French President Emmanuel Macron has proposed negotiations on a “new deal” aimed at curbing Iran’s military power and regional activities, to exist alongside a three-year-old agreement that restricts the country’s nuclear program. The offer seemed calculated to appease the US president’s discontent with the current agreement by proposing a broader initiative to tackle other elements of Iran’s challenge in the region, particularly its ballistic missile program and its military role in Syria. Saving the Iran nuclear deal would be a diplomatic coup for Macron, who has taken a political gamble in befriending a US president who is deeply unpopular in Europe. The two presidents have gone out of their way to stress their personal chemistry.
Facebook’s claims to be outraged over the Cambridge Analytica scandal were simply hollow words in “PR crisis mode”, the academic at the centre of the dispute has told the UK parliament. Aleksandr Kogan, the Cambridge University researcher whose Facebook app extracted the data of millions of users from the platform said: “I think they realise that their platform has been mined left and right by thousands of others and I was just the unlucky person that ended up somehow linked to the Trump campaign,”. “I think they realise all this, but PR is PR and they’re trying to manage the crisis, and it’s convenient to point the finger at a single entity and try to paint the picture this is a rogue agent.”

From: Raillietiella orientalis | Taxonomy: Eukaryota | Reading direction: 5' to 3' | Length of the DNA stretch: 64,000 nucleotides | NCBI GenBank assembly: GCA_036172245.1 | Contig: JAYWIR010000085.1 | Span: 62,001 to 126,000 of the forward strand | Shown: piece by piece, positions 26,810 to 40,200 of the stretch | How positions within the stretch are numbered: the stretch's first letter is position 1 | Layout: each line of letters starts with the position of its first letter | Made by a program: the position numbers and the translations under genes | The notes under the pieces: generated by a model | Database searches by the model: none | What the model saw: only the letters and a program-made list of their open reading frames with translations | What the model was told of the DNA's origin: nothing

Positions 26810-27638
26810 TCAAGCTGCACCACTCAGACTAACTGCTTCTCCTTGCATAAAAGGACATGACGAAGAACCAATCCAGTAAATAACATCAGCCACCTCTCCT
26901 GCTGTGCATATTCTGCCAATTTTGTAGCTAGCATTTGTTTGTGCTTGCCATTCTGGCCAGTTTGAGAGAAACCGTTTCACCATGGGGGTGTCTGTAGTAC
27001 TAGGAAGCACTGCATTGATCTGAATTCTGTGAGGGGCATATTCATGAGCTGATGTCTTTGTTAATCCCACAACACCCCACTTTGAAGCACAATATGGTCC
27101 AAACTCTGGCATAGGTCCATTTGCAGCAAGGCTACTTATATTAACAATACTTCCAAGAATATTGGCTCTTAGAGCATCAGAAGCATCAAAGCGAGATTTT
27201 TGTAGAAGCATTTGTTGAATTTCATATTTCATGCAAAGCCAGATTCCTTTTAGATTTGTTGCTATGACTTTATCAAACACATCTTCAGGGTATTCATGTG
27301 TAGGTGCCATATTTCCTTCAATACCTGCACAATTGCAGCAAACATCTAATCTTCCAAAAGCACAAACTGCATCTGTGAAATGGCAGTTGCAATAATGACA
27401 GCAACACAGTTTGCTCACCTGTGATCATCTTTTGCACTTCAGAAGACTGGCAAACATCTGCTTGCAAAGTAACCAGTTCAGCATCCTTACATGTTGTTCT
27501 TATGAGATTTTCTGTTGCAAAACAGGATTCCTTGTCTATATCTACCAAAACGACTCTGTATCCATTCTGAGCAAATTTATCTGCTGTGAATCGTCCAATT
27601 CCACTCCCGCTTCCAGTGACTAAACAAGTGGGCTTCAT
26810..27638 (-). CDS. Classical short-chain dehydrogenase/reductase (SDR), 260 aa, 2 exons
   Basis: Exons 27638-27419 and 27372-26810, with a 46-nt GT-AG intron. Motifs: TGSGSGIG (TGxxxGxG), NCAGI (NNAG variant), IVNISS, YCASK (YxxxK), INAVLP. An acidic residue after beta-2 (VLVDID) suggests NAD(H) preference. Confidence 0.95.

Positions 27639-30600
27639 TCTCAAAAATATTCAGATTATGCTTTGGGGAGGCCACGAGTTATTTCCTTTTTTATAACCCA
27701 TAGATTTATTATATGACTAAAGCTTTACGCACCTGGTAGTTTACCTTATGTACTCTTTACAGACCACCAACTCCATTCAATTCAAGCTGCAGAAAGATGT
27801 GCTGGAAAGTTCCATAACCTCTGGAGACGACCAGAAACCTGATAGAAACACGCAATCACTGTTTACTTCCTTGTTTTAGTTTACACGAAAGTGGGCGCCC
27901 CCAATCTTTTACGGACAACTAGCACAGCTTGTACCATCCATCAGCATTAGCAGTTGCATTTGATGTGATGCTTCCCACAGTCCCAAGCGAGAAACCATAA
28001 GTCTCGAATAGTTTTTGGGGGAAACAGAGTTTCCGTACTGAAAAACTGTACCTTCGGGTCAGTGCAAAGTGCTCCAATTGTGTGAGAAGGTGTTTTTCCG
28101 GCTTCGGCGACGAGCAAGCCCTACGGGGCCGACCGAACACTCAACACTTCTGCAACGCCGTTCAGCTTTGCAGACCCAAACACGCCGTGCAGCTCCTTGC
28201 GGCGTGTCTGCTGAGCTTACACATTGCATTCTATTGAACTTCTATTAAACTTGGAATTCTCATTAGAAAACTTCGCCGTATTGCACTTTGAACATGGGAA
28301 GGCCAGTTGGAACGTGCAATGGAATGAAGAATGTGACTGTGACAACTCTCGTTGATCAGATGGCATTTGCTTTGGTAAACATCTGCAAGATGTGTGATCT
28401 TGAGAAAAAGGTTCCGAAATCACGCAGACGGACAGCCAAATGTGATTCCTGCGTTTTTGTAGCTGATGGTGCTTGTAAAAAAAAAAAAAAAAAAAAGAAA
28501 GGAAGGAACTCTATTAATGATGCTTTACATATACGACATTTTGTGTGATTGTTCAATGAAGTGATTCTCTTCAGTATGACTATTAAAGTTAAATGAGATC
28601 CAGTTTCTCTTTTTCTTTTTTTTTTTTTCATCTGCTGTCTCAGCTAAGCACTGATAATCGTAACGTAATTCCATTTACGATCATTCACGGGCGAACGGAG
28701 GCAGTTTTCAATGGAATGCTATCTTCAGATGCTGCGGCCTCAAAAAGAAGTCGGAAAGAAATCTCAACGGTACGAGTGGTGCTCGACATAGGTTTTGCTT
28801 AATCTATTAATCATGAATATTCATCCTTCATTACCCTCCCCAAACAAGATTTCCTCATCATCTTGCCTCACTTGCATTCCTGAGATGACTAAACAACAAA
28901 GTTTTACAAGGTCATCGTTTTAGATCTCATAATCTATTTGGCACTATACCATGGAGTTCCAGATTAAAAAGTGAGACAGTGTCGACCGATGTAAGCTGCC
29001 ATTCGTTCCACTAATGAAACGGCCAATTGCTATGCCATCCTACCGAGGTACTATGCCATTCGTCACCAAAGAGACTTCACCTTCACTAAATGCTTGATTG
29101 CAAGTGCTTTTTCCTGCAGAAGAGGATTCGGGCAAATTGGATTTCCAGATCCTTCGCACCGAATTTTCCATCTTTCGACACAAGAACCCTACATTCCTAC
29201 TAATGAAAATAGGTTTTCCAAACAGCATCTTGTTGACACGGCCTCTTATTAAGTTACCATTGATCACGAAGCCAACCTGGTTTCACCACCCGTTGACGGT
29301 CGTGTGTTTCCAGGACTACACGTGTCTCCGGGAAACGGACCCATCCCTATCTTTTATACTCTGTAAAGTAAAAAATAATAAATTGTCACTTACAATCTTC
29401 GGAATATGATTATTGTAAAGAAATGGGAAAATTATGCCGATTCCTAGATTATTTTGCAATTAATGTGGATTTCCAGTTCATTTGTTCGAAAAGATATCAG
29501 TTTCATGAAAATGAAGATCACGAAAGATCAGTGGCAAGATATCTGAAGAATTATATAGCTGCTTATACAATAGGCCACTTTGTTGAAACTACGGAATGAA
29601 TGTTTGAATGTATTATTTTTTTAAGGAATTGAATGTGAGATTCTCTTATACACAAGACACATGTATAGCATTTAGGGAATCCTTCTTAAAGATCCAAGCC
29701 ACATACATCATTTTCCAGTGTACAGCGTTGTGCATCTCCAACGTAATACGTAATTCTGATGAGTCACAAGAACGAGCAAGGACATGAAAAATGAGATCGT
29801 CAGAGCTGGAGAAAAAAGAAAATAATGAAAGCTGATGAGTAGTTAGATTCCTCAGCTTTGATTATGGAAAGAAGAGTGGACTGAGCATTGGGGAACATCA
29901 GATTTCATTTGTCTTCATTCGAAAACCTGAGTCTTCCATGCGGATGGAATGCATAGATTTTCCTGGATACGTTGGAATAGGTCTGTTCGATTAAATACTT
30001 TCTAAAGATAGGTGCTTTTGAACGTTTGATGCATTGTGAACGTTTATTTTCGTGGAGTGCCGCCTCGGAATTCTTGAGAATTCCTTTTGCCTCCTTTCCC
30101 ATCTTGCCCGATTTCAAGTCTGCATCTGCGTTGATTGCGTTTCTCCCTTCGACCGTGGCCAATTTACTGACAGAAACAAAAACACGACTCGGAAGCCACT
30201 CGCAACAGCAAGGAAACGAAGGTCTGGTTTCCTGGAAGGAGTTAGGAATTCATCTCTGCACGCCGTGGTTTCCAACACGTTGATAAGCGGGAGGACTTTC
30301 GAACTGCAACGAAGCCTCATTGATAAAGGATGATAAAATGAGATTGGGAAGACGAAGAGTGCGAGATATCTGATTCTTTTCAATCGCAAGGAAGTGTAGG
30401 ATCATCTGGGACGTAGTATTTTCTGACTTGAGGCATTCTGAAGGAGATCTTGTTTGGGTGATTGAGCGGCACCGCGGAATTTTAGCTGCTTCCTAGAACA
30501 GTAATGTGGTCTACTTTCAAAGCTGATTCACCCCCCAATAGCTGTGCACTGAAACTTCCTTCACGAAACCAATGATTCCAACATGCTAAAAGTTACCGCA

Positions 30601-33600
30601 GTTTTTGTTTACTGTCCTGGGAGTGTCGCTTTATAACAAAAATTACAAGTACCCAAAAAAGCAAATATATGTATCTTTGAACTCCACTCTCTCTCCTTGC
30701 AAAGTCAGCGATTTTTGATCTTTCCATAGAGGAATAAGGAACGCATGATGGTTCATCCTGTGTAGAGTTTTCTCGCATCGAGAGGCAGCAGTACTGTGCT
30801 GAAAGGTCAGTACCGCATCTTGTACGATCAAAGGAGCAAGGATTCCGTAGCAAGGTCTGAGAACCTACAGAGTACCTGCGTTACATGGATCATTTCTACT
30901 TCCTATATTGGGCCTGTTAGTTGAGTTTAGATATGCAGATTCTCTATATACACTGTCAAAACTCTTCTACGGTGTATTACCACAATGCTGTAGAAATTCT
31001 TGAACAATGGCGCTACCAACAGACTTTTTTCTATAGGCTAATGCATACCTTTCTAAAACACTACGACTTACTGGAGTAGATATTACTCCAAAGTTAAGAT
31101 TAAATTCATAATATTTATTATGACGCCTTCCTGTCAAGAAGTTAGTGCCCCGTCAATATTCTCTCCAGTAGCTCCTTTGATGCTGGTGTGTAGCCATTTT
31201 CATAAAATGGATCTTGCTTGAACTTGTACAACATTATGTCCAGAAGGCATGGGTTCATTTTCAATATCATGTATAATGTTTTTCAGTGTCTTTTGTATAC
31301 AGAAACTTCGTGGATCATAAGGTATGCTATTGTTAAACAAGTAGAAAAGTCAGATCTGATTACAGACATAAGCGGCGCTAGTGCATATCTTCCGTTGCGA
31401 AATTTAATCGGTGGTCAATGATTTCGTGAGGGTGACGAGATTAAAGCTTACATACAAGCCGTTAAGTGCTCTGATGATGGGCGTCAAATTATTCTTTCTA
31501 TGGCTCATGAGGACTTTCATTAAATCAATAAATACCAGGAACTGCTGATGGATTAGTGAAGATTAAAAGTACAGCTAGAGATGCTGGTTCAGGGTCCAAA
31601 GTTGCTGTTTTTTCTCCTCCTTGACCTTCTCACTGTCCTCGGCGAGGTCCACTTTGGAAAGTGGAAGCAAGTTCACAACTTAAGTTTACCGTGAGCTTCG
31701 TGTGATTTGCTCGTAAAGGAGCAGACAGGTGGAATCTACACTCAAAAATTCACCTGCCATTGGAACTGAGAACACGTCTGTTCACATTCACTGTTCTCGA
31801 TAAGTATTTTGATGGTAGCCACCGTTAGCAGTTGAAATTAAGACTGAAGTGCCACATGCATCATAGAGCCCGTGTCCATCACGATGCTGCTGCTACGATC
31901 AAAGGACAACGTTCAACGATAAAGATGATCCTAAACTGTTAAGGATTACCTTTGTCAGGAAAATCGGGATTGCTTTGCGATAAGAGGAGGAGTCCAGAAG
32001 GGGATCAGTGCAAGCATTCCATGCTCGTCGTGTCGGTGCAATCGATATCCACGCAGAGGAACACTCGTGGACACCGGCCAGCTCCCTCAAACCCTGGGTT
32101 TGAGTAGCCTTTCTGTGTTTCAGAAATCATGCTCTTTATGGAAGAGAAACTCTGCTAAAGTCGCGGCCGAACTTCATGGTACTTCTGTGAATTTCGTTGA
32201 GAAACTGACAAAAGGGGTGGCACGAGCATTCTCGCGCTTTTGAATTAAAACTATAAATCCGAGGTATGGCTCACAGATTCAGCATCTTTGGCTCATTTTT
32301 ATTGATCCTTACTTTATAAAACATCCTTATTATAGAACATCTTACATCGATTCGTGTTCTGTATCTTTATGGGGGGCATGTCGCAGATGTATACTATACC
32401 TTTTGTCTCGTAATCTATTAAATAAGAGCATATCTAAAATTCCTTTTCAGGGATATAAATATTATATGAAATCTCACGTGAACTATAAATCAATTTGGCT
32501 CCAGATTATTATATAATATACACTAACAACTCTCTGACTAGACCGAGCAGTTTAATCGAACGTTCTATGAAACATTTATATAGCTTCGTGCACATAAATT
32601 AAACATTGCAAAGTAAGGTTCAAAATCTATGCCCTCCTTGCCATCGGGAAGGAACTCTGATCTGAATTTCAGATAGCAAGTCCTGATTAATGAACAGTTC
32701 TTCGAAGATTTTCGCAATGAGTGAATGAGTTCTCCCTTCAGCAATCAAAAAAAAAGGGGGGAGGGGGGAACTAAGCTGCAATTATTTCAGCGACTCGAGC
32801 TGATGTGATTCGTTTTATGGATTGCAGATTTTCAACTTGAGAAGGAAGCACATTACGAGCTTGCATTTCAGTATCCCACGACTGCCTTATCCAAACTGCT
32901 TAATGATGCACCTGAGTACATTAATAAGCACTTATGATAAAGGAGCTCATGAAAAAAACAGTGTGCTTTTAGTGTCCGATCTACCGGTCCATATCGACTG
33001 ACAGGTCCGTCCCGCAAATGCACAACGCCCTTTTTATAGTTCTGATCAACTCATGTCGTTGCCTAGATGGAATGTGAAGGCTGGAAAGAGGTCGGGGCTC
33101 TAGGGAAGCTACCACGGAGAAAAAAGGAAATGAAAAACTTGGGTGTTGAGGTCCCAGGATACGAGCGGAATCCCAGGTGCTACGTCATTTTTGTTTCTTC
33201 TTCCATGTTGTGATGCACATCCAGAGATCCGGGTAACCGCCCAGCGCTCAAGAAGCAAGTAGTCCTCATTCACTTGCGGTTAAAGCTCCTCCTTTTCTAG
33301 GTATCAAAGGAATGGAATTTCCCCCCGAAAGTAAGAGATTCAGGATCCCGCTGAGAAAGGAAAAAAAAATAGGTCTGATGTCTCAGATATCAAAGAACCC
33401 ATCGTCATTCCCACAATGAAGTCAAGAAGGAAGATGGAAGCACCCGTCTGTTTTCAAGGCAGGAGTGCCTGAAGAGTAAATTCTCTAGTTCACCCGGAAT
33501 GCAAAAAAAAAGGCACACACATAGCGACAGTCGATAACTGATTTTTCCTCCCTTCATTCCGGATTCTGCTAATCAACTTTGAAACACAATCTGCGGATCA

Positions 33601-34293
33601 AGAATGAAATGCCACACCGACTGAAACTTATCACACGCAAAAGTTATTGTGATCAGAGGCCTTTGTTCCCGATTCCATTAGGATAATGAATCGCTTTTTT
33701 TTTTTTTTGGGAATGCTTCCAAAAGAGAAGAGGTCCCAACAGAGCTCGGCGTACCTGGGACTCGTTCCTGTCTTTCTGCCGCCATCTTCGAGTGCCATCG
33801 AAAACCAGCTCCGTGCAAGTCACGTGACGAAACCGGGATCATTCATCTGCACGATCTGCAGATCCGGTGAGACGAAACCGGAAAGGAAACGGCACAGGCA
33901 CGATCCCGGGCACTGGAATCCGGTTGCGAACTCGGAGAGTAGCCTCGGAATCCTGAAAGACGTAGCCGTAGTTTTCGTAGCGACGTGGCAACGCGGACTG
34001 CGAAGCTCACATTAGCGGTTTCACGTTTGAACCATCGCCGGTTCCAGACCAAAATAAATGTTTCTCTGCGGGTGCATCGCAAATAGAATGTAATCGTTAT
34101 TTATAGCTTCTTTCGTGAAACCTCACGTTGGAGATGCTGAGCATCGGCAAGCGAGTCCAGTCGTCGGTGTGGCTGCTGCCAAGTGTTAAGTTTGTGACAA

Australia’s university admissions test is “outdated” and “largely irrelevant”, but experts say the system is unlikely to change while it remains the cheapest and most convenient system to rank students. The chief scientist, Alan Finkel, this week called for a complete overhaul of the Advanced Tertiary Admission Rank system, or Atar, saying it encouraged students to game the system by aiming for higher scores by doing less demanding subjects. But experts said while there were problems with Atar, universities were unlikely to move away from what is a cost-effective admissions system unless they were forced to. Tim Pitman, a senior research fellow at Curtin University’s school of education, said: “It needs to be replaced with a portfolio approach where Atar is just one of a series of factors that universities consider.”